• “A Gaussian function is the wave function of the ground state of the quantum harmonic oscillator.” — From Wikipedia
  • Kalman Filters.
  • The Gauss–Markov theorem.

A friend of mine asked:

“Take $n$ samples from a standard normal distribution $N(0,1)$. Which has greater variance: the average or the median?”

(Aug 12, 2013 edit:  If you want to understand the answer to this question, read below.  If you want to compute the exact standard deviation of the median for a particular sample distribution, click “The Exact Standard Deviation of the Sample Median“.)

This question was mostly answered by Laplace and by Kenney and Keeping.

If the number of samples $n$ of a symmetric continuous distribution with probability density function $f$ is large, then the distribution of the sample median is approximately $N(\overline{x}, \sigma)$, where $\overline{x}$ is the the mean of $f$, and
$$\sigma = {1 \over 2\sqrt{n}\,f(\overline{x})}.$$

The $1 \over 2\sqrt{n}$ comes from the fact that the number of samples above the mean has mean $n/2$ with standard deviation $1 \over 2\sqrt{n}$.

For the Gaussian distribution, the estimate for the standard deviation of the sample median is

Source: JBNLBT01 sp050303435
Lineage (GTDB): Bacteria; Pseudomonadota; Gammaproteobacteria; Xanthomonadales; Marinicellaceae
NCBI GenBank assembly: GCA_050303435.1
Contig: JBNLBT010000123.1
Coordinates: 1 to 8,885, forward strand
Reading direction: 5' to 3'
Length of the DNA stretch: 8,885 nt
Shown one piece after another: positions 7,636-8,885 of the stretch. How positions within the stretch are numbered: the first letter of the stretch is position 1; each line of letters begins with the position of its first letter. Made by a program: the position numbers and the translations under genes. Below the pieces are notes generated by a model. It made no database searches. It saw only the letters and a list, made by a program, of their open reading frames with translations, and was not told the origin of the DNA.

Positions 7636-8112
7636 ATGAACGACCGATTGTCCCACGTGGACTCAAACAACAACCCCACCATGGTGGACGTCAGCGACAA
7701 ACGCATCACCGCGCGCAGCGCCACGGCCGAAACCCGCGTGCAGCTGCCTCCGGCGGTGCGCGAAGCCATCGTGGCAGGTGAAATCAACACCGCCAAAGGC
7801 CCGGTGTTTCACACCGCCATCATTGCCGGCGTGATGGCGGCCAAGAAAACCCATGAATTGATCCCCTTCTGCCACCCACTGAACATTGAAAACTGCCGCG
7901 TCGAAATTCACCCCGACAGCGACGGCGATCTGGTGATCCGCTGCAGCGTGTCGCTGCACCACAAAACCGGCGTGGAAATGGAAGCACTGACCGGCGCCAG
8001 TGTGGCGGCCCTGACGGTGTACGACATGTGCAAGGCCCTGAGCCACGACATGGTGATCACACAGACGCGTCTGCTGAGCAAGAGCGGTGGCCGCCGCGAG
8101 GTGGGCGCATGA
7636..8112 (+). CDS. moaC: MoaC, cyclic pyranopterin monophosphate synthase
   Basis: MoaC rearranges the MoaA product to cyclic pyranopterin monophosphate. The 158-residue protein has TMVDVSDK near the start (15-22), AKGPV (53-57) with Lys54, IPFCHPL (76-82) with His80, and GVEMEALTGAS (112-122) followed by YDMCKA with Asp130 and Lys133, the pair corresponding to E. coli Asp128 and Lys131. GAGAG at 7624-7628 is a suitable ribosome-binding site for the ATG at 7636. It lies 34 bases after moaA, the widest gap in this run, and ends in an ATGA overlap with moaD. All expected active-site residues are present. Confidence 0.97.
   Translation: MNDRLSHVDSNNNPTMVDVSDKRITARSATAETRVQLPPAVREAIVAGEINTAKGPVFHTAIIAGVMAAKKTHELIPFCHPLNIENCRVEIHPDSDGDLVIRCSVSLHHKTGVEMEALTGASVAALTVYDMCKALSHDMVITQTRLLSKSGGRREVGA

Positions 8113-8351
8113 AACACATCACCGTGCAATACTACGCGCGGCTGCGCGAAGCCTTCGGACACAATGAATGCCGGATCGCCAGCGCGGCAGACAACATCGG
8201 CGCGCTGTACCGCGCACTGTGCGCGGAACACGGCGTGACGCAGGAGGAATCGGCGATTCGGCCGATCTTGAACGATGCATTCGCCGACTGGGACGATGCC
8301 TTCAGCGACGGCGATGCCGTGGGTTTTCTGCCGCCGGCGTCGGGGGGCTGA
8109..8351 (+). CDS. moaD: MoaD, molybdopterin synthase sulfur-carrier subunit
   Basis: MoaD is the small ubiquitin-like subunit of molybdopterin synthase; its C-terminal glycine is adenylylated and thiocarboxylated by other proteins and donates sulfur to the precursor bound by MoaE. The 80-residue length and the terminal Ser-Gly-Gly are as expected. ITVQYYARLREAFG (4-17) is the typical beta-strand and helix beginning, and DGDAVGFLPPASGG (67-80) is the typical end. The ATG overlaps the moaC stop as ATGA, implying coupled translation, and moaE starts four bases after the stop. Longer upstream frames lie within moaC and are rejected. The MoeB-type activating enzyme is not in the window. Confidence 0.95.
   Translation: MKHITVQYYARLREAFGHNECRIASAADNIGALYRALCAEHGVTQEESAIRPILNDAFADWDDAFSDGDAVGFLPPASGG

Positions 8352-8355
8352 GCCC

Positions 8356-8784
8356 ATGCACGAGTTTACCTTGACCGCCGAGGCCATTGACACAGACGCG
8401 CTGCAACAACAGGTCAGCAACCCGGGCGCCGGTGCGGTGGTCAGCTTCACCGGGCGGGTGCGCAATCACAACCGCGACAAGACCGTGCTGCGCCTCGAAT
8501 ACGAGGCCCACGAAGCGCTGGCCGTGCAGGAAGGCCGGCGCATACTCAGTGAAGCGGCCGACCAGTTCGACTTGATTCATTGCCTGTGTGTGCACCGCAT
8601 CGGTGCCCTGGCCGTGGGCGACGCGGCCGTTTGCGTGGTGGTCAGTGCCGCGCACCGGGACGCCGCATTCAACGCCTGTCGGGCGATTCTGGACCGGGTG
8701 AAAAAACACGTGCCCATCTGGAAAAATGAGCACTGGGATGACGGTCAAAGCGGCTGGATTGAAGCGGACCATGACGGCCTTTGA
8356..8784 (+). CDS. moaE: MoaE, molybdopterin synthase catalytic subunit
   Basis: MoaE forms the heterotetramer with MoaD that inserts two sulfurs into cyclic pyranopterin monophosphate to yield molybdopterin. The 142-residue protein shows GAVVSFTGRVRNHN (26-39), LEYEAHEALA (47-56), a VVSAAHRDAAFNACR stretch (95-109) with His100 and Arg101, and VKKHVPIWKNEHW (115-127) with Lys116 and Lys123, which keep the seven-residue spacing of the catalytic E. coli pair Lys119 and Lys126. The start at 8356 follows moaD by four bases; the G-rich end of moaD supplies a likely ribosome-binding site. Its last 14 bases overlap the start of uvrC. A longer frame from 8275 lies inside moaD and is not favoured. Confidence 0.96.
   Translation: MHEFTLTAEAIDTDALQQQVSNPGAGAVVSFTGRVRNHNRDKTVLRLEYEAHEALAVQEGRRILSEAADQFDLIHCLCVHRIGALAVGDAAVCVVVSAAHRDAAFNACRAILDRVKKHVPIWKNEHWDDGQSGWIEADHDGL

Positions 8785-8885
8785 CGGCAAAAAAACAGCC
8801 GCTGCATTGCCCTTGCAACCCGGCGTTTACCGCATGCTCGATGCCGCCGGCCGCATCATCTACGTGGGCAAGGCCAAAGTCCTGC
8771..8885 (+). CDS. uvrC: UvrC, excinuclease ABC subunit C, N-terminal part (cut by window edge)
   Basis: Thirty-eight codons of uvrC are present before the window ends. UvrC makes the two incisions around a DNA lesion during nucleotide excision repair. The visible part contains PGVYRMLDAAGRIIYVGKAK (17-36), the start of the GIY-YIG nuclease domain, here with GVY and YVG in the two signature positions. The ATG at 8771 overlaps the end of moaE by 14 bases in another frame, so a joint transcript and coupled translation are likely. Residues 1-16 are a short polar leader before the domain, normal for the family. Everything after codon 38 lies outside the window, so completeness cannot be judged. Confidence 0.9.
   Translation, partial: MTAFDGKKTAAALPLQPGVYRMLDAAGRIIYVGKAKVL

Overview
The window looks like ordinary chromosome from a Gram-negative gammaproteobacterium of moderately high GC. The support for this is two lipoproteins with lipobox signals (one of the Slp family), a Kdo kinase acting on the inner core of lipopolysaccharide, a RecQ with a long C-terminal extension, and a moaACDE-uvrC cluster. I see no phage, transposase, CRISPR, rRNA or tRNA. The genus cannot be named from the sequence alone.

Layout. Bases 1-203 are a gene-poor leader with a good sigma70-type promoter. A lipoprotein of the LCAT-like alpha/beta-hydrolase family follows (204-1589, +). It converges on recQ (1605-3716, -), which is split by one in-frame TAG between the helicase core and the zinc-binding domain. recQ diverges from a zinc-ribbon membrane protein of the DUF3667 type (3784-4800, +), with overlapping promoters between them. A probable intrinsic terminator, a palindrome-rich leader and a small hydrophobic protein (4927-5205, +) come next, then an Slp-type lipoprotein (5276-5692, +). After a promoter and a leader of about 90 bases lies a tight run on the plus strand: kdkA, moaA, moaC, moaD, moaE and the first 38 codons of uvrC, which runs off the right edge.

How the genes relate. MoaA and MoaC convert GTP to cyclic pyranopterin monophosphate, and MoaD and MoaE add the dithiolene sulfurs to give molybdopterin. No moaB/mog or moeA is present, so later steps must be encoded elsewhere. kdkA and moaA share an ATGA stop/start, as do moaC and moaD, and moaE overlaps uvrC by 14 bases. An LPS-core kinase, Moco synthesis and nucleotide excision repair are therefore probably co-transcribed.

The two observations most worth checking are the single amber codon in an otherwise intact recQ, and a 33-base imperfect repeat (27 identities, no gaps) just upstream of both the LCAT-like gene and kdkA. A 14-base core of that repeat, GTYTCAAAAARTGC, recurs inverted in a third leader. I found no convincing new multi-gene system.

$${\sqrt{2\pi} \over 2\sqrt{n}} = \sqrt{\pi \over 2n}.$$

The standard deviation of the sample mean is $1 / \sqrt{n}$. So the standard deviation of the sample median is larger by a factor of $\sqrt{\pi / 2} \approx 1.25$ (i.e., it has about 25% more error). This is a small price to play if outliers are possible.

So we have answered the question for the Gaussian. What about any symmetric continuous single mode distribution? The standard deviation of the median decreases as the density of the distribution at the median increases, so for sharply pointed distributions like the symmetric Laplacian distribution the standard deviation of the sample median is actually lower than the standard deviation of the sample mean.

I used approximations above, but with a lot more work and Beta distributions, you can calculate to arbitrary precision values for the standard deviation of the sample median.